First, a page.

Sandy Hook Promise Trends on Twitter After School Safety Advocates Share Chilling Back-to-School Video

Sandy Hook Promise, a nonprofit founded by family members of victims in the December 2012 Sandy Hook Elementary School mass shooting in Newtown, Connecticut, was trending on Twitter Wednesday as the world watched a chilling video about the dark side of back-to-school season.

The just over one minute-long video starts cheerily with a boy saying his mother got him the perfect backpack for back-to-school, a girl holding several binders that help her stay organized and a boy saying his new headphones are just what he needs for studying.

A boy is then shown running down a school hall and saying, "these new sneakers are just what I needed for the new school year," as he looks behind him nervously. Disturbing sounds can be heard from behind him.

"This jacket is a real must-have," a girl in another scene says, using it to tie down doors to prevent them from opening.

In a classroom, a boy says he got "the skateboard I wanted, it's pretty cool," and uses it to shatter a glass window. Children can be seen jumping out other classroom windows to escape a building.

"These scissors really come in handy in our class," a girl says standing beside a widow and looking outside, appearing ready to use the sharp object to defend herself.

"These colored pencils too," a boy adds on the other side of the window.

In the most graphic scene, a girl says, "these socks, they can be a real lifesaver," as she ties them around another child's leg to stop bleeding.

The final scene features a girl hiding in a bathroom stall and texting, "I love you mom," crying. To sounds of a door opening and footsteps, she closes her eyes and the screen goes black.

"It's back-to-school time. You know what that means," lettering from Sandy Hook Promise reads. "School shootings are preventable when you know the signs."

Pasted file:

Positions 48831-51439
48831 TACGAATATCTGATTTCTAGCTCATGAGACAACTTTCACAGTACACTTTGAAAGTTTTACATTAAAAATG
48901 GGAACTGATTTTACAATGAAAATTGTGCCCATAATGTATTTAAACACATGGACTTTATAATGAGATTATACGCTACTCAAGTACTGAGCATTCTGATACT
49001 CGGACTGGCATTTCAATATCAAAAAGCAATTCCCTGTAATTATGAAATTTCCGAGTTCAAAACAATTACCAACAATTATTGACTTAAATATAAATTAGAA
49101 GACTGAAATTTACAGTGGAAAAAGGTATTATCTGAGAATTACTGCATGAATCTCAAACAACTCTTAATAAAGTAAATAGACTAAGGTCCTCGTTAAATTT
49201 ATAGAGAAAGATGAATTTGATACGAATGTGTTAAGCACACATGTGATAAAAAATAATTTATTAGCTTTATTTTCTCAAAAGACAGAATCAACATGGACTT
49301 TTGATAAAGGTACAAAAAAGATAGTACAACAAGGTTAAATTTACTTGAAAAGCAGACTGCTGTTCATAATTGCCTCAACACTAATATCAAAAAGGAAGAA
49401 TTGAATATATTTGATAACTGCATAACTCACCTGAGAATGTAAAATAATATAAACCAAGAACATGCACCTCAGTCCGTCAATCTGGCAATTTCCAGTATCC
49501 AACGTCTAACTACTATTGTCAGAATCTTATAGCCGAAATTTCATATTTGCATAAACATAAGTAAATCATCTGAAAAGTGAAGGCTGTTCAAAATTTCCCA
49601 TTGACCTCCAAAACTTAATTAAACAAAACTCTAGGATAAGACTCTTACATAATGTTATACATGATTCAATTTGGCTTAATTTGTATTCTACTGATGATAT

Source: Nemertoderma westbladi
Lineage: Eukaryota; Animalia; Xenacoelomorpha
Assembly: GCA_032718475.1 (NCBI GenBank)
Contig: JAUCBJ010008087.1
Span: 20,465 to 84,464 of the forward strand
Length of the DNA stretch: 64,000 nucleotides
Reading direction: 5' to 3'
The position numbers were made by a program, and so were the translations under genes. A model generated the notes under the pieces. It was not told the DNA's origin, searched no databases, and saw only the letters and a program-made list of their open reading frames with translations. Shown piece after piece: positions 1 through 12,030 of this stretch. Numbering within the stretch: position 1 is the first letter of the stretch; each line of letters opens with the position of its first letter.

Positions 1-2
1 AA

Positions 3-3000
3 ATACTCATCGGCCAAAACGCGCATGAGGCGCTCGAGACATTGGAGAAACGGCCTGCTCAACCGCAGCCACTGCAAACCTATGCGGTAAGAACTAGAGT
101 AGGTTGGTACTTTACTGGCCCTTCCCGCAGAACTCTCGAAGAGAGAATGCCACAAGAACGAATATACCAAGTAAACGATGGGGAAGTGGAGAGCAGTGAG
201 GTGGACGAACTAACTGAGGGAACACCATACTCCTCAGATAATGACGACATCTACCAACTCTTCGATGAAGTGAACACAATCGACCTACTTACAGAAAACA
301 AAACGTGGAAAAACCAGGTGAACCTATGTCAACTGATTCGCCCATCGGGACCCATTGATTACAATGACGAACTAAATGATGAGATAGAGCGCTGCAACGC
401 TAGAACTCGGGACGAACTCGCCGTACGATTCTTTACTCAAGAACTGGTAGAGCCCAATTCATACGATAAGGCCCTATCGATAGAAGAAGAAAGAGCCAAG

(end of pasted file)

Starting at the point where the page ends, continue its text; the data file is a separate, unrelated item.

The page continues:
The video got massive attention, including from lawmakers.

"Chilling, heartbreaking, & difficult to watch," tweeted Democratic Senator Richard Blumenthal, who has proposed gun control measures. "We must take action so our kids do not have to go #BackToSchool fearing for their lives. #ProtectOurKids"

Chilling, heartbreaking, & difficult to watch. We must take action so our kids do not have to go #BackToSchool fearing for their lives. #ProtectOurKids

— Richard Blumenthal (@SenBlumenthal) September 18, 2019

Democratic Congresswoman Donna Shalala called the ad "difficult to watch" because "scenes like these are now part of being a kid and growing up in America."

Shalala called on Senate Majority Leader Mitch McConnell to "bring to a vote the gun control legislation the House passed months ago," along with the hashtag #EndGunViolenceNow.

The House Judiciary Committee last Tuesday passed a series of bills seeking to respond to gun violence. In a statement, Nadler blamed Republicans for not pushing for gun safety.

"House Democrats continue to make gun violence prevention a top priority," Nadler stated. "Senate Republicans have failed to act on bipartisan gun safety bills already passed by the House. It's time for the Senate to finally act to pass bipartisan background check legislation and additional bills to help save lives."

Fred Guttenberg, whose 14-year-old daughter Jaime Guttenberg died in the Parkland school massacre, also endorsed the video's call to action.

"This sad and tragic video by my friends @sandyhook must be watched by everyone," he tweeted, "Because of gun violence, and normalization of it versus solving it, this is how our children feel today."

Sandy Hook Promise Trending Twitter
Balloons hang on a sign at the entrance to Sandy Hook School on December 15, 2012, in Newtown, Connecticut. DON EMMERT/AFP/Getty Images

Sandy Hook Promise did not immediately respond to a request for comment.

Along with the video, the nonprofit tweeted: "Survive the school year with these must-have #BackToSchool essentials. This PSA contains graphic content related to school shootings & may be upsetting to some viewers. If you feel this subject matter may be difficult for you, you may choose not to watch."

Correction 9/18 7:00 p.m.: An earlier version of this article said that Rep. Shalala was replying to House Judiciary Chairman Jerrold Nadler with her tweet, rather than Senate Majority Leader Mitch McConnell. We regret the error.